|Contexts and Comparisons||Chapter 5 - Renaissance Literature|
|William Shakespeare. (5.12)|
Among the poets influenced by Petrarch was Shakespeare, whose 154 sonnets often express deep anguish. Sonnet #130, however, has a different mood. In one sense the poem offers a useful catalogue of the conventions of Petrarchan love poetry, while in another, the text questions the value of those conventions.
My mistress' eyes are nothing like the sun;
- From the evidence provided in these fourteen lines, how did poets describe the women they loved and how does this sonnet comment upon those conventions?
- What does the final couplet mean? In what way may false comparisons detract from the worth of the subject they attempt to describe?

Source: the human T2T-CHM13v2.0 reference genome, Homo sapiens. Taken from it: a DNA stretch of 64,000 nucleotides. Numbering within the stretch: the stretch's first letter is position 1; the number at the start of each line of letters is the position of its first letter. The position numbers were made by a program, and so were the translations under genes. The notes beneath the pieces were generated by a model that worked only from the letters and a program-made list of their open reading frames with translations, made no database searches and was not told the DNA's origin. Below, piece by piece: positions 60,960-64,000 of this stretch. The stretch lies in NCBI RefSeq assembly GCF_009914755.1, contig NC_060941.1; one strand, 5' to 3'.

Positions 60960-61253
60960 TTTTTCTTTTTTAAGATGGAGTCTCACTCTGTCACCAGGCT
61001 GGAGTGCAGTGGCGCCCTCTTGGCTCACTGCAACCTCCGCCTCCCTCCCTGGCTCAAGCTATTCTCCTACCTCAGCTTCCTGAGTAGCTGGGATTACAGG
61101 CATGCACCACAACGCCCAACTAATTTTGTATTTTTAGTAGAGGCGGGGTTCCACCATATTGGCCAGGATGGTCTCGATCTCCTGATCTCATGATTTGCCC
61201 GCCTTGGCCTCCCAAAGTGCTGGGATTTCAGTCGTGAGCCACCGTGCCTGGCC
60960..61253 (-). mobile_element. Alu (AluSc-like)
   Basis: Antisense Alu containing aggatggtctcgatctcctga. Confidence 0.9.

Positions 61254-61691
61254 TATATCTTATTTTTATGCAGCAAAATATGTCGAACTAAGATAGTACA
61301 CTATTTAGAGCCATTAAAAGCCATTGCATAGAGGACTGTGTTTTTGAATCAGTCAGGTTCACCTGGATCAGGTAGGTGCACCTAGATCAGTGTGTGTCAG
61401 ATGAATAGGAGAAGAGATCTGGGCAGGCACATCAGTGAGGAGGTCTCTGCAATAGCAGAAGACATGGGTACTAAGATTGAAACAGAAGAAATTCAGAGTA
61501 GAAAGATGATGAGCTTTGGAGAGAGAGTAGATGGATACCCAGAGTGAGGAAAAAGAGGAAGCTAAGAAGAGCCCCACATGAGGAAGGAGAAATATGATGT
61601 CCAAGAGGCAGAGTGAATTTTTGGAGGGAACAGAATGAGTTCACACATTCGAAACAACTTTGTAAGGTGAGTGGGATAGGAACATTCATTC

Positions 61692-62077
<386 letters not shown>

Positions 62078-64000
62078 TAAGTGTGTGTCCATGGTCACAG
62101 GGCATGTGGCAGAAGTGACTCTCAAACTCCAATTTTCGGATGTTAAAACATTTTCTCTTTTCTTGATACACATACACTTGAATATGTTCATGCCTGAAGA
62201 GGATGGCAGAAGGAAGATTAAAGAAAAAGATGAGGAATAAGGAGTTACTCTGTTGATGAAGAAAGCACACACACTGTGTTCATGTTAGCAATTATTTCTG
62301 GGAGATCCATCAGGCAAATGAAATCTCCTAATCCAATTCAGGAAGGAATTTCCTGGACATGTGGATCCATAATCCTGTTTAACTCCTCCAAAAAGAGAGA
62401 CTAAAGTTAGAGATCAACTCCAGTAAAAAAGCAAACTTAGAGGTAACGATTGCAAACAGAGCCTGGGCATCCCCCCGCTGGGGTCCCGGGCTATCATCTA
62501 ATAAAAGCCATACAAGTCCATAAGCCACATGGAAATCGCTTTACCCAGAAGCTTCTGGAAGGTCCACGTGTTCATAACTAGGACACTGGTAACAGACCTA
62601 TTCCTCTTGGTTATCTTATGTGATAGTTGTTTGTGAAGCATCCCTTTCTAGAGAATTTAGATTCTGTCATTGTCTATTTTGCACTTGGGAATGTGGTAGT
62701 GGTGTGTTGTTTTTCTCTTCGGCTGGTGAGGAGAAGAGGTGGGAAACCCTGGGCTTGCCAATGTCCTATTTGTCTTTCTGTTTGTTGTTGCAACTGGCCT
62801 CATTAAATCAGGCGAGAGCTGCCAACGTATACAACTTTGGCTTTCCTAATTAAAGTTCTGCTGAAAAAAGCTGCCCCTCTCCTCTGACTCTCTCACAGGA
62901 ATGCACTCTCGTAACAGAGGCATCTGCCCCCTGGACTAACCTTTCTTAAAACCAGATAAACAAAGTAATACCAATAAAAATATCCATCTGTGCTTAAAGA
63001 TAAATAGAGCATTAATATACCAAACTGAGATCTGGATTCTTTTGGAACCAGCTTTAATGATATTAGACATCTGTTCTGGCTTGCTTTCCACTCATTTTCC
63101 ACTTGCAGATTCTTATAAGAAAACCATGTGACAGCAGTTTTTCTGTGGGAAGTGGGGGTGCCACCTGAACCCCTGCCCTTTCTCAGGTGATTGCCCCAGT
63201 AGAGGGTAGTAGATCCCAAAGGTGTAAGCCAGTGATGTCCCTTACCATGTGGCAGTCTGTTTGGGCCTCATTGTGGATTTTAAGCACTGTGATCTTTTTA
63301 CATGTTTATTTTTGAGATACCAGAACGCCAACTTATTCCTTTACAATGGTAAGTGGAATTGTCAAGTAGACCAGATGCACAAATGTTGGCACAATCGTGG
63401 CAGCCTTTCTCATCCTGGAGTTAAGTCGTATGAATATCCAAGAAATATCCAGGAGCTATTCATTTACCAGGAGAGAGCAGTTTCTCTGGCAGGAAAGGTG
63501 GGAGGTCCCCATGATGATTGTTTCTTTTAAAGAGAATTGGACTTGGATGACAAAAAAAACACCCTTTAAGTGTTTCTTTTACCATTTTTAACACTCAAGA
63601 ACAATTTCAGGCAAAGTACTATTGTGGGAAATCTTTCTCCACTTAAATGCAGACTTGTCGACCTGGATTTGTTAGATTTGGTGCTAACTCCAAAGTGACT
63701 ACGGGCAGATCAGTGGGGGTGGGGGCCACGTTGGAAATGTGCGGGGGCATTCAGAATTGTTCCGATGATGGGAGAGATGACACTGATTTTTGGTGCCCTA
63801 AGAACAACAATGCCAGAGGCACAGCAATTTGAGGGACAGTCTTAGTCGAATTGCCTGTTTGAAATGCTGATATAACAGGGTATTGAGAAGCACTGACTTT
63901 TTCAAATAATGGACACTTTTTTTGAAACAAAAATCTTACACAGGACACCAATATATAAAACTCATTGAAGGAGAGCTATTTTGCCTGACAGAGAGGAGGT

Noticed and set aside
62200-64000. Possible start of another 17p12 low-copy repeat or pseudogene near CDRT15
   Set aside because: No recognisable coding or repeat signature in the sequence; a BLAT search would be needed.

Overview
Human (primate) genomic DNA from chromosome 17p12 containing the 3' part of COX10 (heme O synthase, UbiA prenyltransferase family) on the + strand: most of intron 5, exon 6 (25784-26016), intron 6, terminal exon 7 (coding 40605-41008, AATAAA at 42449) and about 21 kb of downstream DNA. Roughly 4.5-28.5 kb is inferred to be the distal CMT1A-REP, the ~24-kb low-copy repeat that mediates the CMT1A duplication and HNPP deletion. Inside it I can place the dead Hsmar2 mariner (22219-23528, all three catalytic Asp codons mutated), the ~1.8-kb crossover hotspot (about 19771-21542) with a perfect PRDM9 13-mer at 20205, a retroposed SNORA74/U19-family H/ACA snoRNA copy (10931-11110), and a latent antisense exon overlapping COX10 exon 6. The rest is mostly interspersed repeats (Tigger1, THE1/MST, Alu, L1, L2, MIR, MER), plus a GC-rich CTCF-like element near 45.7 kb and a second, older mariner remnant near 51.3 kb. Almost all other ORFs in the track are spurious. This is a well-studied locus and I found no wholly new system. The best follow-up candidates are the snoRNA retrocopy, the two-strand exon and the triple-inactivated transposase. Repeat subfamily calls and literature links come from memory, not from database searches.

- What is the tone of this poem? Is the speaker angry, scornful, amused? Do you think he sincerely loves his mistress?
- Compare the rhyme scheme of this poem, an example of the English, or Shakespearean sonnet, with the rhyme scheme of the Italian, or Petrarchan sonnet. What difference between Italian and English word formations accounts for the difference in rhyme schemes?
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The Lover: Shakespeare